Support for dementia

About 415,000 people in Australia have a diagnosis of dementia. Photo: File

About 415,000 people in Australia have a diagnosis of dementia. Photo: File

September is Dementia Awareness Month.

Alzheimer’s Australia defines dementia as a large group of illnesses which cause a progressive decline in a person’s functioning. It is a broad term used to describe a loss of memory, intellect, rationality, social skills and physical functioning.

There are many different forms of dementia, including Alzheimer's disease, Vascular dementia and Parkinson's disease, and each has its own causes.

About 415,000 people in Australia have a diagnosis of dementia.

It is the single greatest cause of disability in people over 65.

Dementia does not only affect older Australians but people much younger.

According to Alzheimer’s Australia there are about 25,000 Australian with younger onset dementia.

People with dementia can benefit from activities that engage their minds and allow them to mix with others. 

Interchange Australia offers a wide variety of activities such as music, art and cooking.

These activities have delivered positive outcomes for clients such as facilitating socialisation, assisting in maintaining current abilities, and enhancing their quality of life.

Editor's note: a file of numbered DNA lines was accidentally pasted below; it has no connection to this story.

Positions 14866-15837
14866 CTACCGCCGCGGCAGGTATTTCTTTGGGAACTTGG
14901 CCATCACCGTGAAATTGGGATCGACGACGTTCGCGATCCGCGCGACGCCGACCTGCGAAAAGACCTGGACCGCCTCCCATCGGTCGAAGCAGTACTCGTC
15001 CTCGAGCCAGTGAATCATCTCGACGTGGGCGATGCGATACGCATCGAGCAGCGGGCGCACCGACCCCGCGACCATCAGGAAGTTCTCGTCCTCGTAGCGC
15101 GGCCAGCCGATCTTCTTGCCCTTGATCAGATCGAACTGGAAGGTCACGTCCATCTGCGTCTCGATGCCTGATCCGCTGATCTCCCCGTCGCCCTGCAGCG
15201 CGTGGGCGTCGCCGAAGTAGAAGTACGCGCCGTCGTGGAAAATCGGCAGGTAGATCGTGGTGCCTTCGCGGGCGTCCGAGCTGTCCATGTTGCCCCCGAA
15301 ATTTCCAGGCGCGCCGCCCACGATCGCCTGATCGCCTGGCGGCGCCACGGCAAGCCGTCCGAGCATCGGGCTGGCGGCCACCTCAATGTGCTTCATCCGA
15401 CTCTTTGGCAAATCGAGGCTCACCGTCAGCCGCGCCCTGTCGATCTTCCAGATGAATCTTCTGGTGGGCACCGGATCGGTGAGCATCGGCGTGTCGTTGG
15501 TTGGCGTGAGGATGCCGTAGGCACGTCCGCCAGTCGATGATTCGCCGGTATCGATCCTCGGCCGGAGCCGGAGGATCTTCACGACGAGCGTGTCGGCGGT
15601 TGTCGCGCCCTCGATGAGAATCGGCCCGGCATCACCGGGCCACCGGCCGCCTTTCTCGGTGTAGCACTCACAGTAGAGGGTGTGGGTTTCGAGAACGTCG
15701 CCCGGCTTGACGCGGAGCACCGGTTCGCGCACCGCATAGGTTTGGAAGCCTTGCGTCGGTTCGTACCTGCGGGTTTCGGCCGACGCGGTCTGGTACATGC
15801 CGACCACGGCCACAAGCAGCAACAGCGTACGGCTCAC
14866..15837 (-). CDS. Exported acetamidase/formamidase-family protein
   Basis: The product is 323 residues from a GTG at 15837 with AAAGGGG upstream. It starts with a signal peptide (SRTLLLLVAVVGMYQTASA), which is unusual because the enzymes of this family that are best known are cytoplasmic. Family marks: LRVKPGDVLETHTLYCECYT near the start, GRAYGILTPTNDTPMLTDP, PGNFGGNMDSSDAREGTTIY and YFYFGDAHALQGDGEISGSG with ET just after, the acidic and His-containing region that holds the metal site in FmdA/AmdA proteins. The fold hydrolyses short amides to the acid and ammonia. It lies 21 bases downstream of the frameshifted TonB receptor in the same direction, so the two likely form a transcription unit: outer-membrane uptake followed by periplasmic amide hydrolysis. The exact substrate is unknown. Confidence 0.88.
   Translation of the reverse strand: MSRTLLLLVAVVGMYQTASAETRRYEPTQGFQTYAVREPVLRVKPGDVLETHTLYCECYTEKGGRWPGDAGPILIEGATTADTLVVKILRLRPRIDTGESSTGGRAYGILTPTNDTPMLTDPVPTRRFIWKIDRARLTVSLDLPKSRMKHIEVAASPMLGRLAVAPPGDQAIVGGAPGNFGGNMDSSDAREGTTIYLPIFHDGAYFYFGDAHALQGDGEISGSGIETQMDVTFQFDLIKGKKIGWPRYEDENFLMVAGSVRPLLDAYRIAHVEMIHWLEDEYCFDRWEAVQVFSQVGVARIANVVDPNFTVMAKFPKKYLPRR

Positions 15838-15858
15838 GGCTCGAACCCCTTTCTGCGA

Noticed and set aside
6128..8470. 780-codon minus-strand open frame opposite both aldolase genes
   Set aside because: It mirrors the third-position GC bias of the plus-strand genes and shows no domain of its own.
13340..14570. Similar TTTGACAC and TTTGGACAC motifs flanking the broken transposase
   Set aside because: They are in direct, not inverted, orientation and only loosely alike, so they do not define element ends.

Interchange Australia also offers respite services that provide carers with a break.

Interchange Australia can offer both government-subsidised and private services for people with dementia and their carers.

Interchange Australia is an approved provider of aged care services as well as NDIS (National Disability Insurance Scheme) supports and is able to provide a range of services for people with low to high needs.

My Aged Care is the gateway to subsidised services for people over 65 years and contactable on 1800 200 422 or at www.myagedcare.gov.au.

For people under 65 years of age the NDIS is the gateway to receive individual funding and is contactable on 1800 800 110 or at www.ndis.gov.au.

Interchange Australia can also provide services on a private basis without the need for an assessment for as much or as little service on a short to long term basis.

Private services can span from home care to nursing care and anything in between.

If people are approved for subsidised care but want a service not offered or would like more service than available, private services can be used to top up government funded services.

Private services can also be purchased whilst a person is on a waiting list.

  • This article was written by an Interchange Australia Consultant. Interchange Australia provides a wide range of services for people with disability, older people and families with a child with autism. For more information about Interchange Australia’s services, visit: www.interchangeau.org, www.facebook.com/interchangeau or phone 1300 112 334.